Monday, October 8, 2007

Roundhouse, Melksham, Wiltshire

This small surprise is tucked away in a side-street in the Wiltshire town of Melksham. It’s an 18th-century structure, built, Melksham being a wool town, as a wool-drying room. When the wool trade declined in the 19th century many such buildings were no doubt demolished. But this one survived, playing down the years a multitude of roles – armoury for the local volunteer militia, feed store, business premises, tourist information centre, and museum. England has many specialized structures like this, the often odd-shaped remnants of local industries – oast houses and lime kilns come to mind. Often they seem designed so precisely for their original function that adaptation appears impossible. But with a little imagination, many of them have been recycled to the delight both of their users and of passers-by.


Peter Ashley said...

This lovely building reminds me of the Chalford Round House on the Thames & Severn Canal in Gloucestershire, apparently reminiscent of Stroud Valley wool-drying stoves in the same county.

Hels said...

Absolutely. It reminded me immediately of the oast houses, usually destroyed but occasionally adapted to a modern use.

In Australia, developers destroy anything old (meaning from The First Fleet until World War 2), the minute it gets in their way. We don't have any medieval or renaissance architecture of course, so keeping 19th century architecture should be a national priority.

I should send your blog to the Minister for Planning.

Philip Wilkinson said...

Thank you, Helen. It does seem to me that change of use is often a good way of saving an old building. A few years ago I was involved in writing books to accompany a television series that was made over here called RESTORATION. Each series featured about twenty 'buildings at risk'. Most were structures that had lost their original purpose (e.g. buildings that had housed an industry that was no longer functioning, or a school that had moved to more up-to-date premises, or whatever). It became clear that they had some hope of being saved if the owners could find a viable new use.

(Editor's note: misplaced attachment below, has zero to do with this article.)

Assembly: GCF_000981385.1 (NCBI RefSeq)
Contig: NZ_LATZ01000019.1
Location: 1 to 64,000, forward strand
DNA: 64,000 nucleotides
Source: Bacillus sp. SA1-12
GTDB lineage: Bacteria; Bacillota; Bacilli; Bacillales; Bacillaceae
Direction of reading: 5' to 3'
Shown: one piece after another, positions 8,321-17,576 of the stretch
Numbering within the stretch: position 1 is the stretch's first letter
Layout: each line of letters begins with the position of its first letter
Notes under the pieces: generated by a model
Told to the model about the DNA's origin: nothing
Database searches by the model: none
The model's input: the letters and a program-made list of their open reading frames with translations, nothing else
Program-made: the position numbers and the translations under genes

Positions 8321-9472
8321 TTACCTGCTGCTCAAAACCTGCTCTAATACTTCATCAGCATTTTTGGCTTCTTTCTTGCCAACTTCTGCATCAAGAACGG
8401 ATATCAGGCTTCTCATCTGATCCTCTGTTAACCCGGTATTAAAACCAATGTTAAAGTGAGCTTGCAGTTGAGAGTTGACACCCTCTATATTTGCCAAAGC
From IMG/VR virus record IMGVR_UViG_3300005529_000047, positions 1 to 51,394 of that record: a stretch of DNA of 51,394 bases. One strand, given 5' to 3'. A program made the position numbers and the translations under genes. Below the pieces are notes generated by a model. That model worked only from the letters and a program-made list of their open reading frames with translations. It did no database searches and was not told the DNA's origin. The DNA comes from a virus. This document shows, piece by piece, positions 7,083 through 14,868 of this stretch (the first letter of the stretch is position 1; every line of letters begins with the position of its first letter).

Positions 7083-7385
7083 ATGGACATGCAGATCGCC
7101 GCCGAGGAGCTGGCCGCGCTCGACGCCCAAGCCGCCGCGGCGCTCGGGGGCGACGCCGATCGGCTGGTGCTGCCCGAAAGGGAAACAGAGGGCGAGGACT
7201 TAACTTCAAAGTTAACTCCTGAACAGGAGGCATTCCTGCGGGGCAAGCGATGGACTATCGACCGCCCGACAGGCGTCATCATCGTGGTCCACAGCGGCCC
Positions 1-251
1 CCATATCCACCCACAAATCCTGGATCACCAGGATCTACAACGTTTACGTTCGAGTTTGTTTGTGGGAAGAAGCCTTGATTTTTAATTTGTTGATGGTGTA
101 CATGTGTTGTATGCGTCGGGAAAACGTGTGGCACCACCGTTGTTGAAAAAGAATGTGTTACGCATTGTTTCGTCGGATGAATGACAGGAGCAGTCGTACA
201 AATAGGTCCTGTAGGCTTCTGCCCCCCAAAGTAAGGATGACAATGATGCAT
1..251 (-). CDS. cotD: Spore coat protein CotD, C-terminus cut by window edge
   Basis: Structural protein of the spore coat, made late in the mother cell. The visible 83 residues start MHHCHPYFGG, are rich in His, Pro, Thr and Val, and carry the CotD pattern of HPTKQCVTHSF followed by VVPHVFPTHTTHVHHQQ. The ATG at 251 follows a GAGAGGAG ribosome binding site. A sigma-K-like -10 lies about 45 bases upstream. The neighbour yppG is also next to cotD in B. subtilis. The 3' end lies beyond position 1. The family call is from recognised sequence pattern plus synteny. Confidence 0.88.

Paul Horne said...

My wife and i have just re-opened The Roundhouse in Church Street, Melksham. It is a wonderful little building! Downstairs my wife, Laura, runs a lush little shop called 'Love LooLoo'. She sells hand made items by herself and other local Wiltshire crafts persons, as well as vintage items selected for their beauty or nostalgic. Also, well sell some new items that compliment the look of the shop. Upstairs, I run my business, Paul Horne Photography.

We welcome evryone to take a look at the building. And if you like, you can buy from the gift shop or take a look at my work; family portraits, weddings and events and commercial photography!

Anonymous said...

The Chalfont roundhouse is one 5 Lengthsman's Houses on the Thames and Severn Canal between Lechlade on the Thames and Stroud. The other 4 are at Inglesham,Cerney Wick, Marston Meysey and Coates. All purpose built around 1789 and apart from the Coates, one which is derelict but being cared for, in good condition